• Place all dressing ingredients in a food processor with the normal chopping blade. Pulse until a dressing is formed. With a spatula, push down any dressing that stuck to the sides.
  • Dress the salad, toss, and refrigerate for up to an hour.
  • When you are ready to serve, cut the avocado into small cubes. Toss with the salad and serve.

Step 4: Make the Ginger Sriracha Sauce

Ingredients (yield: 1/2 cup):
  • 1/4 cup olive oil
  • 1/4 cup vegetable oil
  • 1 medium egg (large works too-- just up the oil a little)
  • 1 clove garlic
  • zest and juice from 1/2 lime
  • 2 tsp sriracha sauce
  • Rinse out the food processor and insert the chopping blade.
  • Place the egg, ginger, lime zest, and garlic (missing from my picture-- last minute add-in) into the processor.
  • Pulse until solids are chopped and incorporated into the egg.
  • Turn on the processor and slowly pour in the oil.
  • Once the egg has mostly emulsified, with the machine still on, squeeze in the lime juice and add the sriracha. Mix for another 5 seconds, pour into a container, and refrigerate. The sauce will keep for 5 days in the refrigerator.

Step 5: Cook the Curry Coconut Cauliflower

Ingredients (yield: 6 sandwiches' worth):
  • 1/4 cup unsweetened coconut flakes
  • 4 tbsp coconut oil
  • 1 head cauliflower
  • salt, pepper, and curry powder
  • Heat a non-stick pan over a medium flame.
  • Add coconut flakes and toast, stirring frequently, until golden brown. Remove from the pan and let cool on a separate plate.
  • Slice head of cauliflower into 1/2 inch steaks. Some will crumble, but you should be able to get a few good disks.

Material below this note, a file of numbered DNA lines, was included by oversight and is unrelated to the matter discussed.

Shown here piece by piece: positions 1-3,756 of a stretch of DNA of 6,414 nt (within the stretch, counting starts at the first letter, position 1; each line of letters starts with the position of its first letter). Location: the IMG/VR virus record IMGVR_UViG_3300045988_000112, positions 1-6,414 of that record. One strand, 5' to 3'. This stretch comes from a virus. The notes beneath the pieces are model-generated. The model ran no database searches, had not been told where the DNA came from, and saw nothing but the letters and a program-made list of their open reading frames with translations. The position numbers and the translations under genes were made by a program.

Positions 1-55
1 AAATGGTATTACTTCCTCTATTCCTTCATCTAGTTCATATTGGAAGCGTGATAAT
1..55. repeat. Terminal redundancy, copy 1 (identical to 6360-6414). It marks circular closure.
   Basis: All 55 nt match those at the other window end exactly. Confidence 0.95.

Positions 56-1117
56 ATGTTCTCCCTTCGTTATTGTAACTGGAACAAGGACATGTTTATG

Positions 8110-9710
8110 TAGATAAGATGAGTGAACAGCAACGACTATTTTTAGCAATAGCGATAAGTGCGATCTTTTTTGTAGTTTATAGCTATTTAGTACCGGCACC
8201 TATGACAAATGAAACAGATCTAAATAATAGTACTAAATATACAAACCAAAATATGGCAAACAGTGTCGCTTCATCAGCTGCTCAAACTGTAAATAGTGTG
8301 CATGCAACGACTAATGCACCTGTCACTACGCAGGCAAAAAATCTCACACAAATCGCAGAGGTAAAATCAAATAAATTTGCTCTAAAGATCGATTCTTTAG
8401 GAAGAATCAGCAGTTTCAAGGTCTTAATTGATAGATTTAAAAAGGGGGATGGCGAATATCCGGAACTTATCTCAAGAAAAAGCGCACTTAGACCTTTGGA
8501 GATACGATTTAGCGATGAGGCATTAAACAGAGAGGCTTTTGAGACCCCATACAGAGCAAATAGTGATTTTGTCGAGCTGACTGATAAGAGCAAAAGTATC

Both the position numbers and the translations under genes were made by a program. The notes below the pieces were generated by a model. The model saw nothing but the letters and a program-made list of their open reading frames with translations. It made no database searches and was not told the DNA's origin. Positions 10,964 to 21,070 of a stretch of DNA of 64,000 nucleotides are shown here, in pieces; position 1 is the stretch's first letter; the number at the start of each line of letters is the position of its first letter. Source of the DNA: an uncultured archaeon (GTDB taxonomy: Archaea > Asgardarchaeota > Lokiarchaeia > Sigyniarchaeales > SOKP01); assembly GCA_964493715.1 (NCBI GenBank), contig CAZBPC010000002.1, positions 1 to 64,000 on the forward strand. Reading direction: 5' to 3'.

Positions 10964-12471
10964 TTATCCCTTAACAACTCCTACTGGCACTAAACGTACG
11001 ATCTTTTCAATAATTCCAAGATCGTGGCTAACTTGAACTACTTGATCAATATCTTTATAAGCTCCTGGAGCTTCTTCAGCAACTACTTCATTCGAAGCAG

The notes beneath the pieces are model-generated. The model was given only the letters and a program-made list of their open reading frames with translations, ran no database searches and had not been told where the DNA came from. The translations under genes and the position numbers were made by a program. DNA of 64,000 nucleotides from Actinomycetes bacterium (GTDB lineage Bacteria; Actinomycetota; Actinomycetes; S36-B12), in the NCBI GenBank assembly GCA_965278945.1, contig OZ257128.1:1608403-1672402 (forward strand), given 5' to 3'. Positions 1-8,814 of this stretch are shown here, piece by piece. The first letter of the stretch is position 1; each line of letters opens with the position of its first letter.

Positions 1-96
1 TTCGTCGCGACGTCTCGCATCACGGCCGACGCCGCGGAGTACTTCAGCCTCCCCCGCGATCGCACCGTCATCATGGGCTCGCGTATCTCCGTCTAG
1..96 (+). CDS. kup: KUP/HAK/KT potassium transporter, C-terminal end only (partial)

• Rub each slice with coconut oil and season with salt, pepper, and curry powder (a few shakes of each) on one side.
  • Heat 2 tbsp coconut oil in the same non-stick pan. Place the cauliflower steaks in the pan curry side down. Sprinkle salt, pepper, and curry on the top side and cover.
  • Cook over medium heat for 4 minutes, then flip, cover again, and cook for 2 more minutes. The cauliflower should be browned and just soft enough for a fork to go all the way through with a tiny bit of resistance). Remove from the heat, place on a plate, and sprinkle both sides with toasted coconut flakes.

Step 6: Cook the shrimp
See step 2.

Step 7: Finish the salad
See step 3.

Step 8: Assemble the sandwich

Ingredients (yield: 4 sandwiches):
  • 1 Vietnamese baguette (buy or bake your own), divided into 4 pieces and sliced sandwich style
  • Toast the baguette pieces.
  • Laying the bread on the plate in front of you, slather a bunch of Ginger Sriracha Sauce on the inside of each piece.
  • Top with pickled vegetables and some sprigs of cilantro.
  • Add the cauliflower or a few coconut shrimps.
  • Top with toasted coconut, if desired.
  • Gobble down the sandwich and say Cám ơn (thank you) to Southeast Asia.